Citizens boiling about water $

LIME CITY – Anger about swollen water bills at Friendly Village manufactured home park boiled over as
nearly 200 residents confronted those they felt responsible for higher rates Sunday evening.
"Let’s take our community back," shouted resident Raymond Scott to the audience of his
neighbors, suggesting that they pool forces and hire an attorney. "Let’s all stick together."

The meeting was called by State Rep. Randy Gardner, R-Bowling Green, and Wood County Commissioner Tim
Brown, who found out about the ballooned water rates inadvertently during a forum they hosted earlier
this month on water issues. In an effort to answer questions about the new rates, they invited
representatives of Choice Properties, which owns manufactured home parks with 584 units on Oregon Road,
and Universal Utilities, which recently took over the billing for water and sewer in the community.
"I know some of you are really, really not happy," Gardner said, sympathizing with the
residents who saw their water bills as much as triple recently. Some single residents saw their bills
jump from $30 to $90 a month.
Though Gardner and Brown tried to keep the crowd quiet enough to hear answers to their questions, the
meeting frequently erupted into choruses of "boos" from the residents and individual shouts of
disbelief questioning the honesty of the park and billing officials.
Toward the end of the meeting, Perrysburg Township police provided an escort to his vehicle for Bob
Weaver, regional vice president for Choice Properties.
Weaver had defended the rate hikes, saying Choice Properties had discovered it had been undercharging
residents for years.
"We’ve been losing a lot of money for water and sewer," he said.
When questioned why the minimum base rate for water seemed to jump from $1.20 to $33 a month, Weaver said
his firm actually discovered last week that the new rate should be $28.32.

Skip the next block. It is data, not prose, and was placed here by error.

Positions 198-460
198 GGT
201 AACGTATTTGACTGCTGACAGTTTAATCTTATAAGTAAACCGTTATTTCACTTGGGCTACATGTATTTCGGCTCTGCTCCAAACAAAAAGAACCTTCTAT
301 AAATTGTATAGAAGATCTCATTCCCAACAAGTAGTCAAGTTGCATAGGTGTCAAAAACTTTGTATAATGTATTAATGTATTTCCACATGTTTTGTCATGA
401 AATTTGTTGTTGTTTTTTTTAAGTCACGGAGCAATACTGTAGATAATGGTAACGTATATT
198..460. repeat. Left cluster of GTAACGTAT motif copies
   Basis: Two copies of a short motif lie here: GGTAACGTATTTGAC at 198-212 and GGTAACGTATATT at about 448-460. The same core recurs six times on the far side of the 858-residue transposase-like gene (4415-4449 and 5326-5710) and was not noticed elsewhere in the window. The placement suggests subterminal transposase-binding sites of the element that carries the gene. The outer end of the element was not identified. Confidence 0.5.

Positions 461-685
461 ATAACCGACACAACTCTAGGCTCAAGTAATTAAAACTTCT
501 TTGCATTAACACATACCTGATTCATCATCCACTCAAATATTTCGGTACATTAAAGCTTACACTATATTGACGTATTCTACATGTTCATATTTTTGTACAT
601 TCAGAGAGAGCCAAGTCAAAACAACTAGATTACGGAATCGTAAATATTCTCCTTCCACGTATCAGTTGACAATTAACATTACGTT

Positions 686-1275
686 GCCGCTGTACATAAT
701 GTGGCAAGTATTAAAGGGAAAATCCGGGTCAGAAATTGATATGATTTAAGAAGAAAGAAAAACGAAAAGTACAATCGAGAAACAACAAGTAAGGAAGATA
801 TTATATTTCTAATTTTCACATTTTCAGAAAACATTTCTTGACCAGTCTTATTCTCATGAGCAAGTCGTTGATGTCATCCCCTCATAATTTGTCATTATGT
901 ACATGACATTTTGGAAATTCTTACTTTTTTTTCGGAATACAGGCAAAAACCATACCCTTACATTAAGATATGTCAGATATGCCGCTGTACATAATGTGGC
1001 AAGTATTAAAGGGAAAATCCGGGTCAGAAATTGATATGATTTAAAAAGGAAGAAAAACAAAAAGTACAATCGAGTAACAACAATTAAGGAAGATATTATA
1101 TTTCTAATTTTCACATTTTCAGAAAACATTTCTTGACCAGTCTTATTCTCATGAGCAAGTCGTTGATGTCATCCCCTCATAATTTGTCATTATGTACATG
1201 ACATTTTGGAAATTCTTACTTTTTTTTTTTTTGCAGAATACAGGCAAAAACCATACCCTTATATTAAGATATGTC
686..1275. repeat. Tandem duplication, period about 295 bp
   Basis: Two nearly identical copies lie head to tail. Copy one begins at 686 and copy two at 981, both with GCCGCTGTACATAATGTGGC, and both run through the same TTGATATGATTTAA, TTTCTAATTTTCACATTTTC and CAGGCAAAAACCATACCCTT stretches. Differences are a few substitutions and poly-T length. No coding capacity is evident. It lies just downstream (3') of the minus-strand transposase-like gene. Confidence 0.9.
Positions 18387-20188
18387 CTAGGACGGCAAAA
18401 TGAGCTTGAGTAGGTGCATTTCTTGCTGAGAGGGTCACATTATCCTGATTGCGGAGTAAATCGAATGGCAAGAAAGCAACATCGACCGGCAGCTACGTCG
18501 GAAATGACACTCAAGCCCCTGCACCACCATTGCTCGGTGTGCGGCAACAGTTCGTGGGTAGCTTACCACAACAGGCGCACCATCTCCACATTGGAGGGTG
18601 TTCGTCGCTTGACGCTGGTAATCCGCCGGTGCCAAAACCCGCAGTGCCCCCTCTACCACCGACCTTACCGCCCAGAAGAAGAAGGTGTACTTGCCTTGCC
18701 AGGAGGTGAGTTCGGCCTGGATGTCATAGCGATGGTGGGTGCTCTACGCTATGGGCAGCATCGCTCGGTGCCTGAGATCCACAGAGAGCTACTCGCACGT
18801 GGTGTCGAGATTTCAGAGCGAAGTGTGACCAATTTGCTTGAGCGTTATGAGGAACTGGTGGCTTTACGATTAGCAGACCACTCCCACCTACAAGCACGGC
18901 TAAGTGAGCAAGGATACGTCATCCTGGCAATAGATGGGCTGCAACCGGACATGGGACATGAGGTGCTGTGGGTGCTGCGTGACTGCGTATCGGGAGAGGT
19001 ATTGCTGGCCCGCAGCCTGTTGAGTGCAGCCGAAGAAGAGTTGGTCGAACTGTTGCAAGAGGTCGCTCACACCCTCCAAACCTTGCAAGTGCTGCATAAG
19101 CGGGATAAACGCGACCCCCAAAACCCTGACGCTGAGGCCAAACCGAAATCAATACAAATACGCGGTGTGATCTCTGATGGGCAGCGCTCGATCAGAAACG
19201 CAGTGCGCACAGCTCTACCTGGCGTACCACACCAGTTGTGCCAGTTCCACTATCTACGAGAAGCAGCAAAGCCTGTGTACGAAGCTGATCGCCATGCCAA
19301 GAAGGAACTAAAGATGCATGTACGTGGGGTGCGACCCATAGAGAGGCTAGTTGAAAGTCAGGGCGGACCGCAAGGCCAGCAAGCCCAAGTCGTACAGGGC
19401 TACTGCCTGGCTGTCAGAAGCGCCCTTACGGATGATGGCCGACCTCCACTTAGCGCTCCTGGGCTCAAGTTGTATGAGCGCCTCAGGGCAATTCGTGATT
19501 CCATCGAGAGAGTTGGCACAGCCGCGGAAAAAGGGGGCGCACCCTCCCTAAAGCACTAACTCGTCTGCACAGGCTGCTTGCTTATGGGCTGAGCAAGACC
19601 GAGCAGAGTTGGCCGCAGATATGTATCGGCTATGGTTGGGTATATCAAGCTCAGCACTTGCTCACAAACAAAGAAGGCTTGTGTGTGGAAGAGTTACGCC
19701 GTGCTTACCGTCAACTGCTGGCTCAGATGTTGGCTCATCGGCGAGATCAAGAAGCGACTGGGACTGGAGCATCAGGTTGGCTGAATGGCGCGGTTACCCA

"We didn’t realize that was too high," he said, being drowned out by angry residents.
Tom Castle, general manager of Universal Utilities, tried to convince the crowd that there was "no
malice" in the setting of the new rates. He said the losses being eaten by Choice Properties before
the rate hike were "staggering," which again was met by groans of disbelief by the residents.

"I think they want to know what is your actual real cost," Gardner said, adding that the
neighbors don’t believe Choice Properties had lost hundreds of thousands of dollars.
"We want the truth," a resident shouted.
But Castle’s data did not satisfy the hostile crowd.
"Our company has no intention of deceive," Castle said. "The intent of our company is to
provide accurate billing."
When asked if Choice Properties was making a profit from the water and sewer rates, Weaver denied his
company was making money.
"No, we don’t feel that we are," he said – again being overpowered by shouts of doubt by the
audience. "All we’re trying to do is close the gap between our expenses and revenue."
Gardner said that some residents suspect the park management is trying to make up for the cost of empty
lots with the new utility rates.
"Absolutely not," Weaver responded.
Others accused Choice Properties of "blackmail" by coercing residents to sign three-year leases
to guarantee lot rates amidst the rising water rates.
Weaver defended that process. "We thought that would give some security to the homeowners."
Many questioned if the new billing company even reads their meters, since residents with varying water
usages had similar bills. Castle said the frequency system meters are read with transmitters.
Though residents remained frustrated after Sunday’s meeting, Brown said Choice Properties and Universal
Utilities got the message that the homeowners mean business.
"You’ve got a lot of people here who would pack up and leave if they could," Brown told Weaver.
"I think they are starting to get the message."
Gardner and Brown assured the residents that they wouldn’t be giving up on the issue. They plan to meet
again with the management and legal counsel. Among other issues, they will discuss a credit for the
overcharged rates, and ask about income-based and senior discounts.
Some residents were ready to put their rent in escrow until the issue was resolved.
"We can’t advise you to do that," Brown cautioned.